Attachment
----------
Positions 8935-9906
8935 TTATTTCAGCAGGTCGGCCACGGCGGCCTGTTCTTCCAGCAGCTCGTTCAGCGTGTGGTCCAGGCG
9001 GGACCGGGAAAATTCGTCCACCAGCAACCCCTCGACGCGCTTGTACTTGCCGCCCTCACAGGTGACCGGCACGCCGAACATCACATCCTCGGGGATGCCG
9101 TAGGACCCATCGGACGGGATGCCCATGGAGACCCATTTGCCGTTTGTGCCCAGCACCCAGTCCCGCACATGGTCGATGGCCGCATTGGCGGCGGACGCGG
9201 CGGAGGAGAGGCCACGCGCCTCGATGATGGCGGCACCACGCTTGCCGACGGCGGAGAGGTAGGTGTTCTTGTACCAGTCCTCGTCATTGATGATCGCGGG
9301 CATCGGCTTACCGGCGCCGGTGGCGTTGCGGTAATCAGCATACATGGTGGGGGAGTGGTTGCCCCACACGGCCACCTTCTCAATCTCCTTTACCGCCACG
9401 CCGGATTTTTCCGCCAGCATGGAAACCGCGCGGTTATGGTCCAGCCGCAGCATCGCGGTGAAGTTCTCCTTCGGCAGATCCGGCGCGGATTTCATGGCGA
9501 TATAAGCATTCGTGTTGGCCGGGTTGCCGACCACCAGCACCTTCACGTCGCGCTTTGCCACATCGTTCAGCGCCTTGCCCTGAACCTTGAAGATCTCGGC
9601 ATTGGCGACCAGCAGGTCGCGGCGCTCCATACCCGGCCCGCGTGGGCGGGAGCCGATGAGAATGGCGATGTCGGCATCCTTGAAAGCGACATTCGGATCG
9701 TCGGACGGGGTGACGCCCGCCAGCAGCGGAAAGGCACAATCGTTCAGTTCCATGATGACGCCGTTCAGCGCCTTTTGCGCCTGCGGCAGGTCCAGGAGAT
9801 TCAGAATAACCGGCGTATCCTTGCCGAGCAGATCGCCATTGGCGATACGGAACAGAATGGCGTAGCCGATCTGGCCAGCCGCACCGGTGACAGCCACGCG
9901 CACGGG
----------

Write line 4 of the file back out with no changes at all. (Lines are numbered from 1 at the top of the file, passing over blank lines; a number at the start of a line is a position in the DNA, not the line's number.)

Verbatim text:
9101 TAGGACCCATCGGACGGGATGCCCATGGAGACCCATTTGCCGTTTGTGCCCAGCACCCAGTCCCGCACATGGTCGATGGCCGCATTGGCGGCGGACGCGG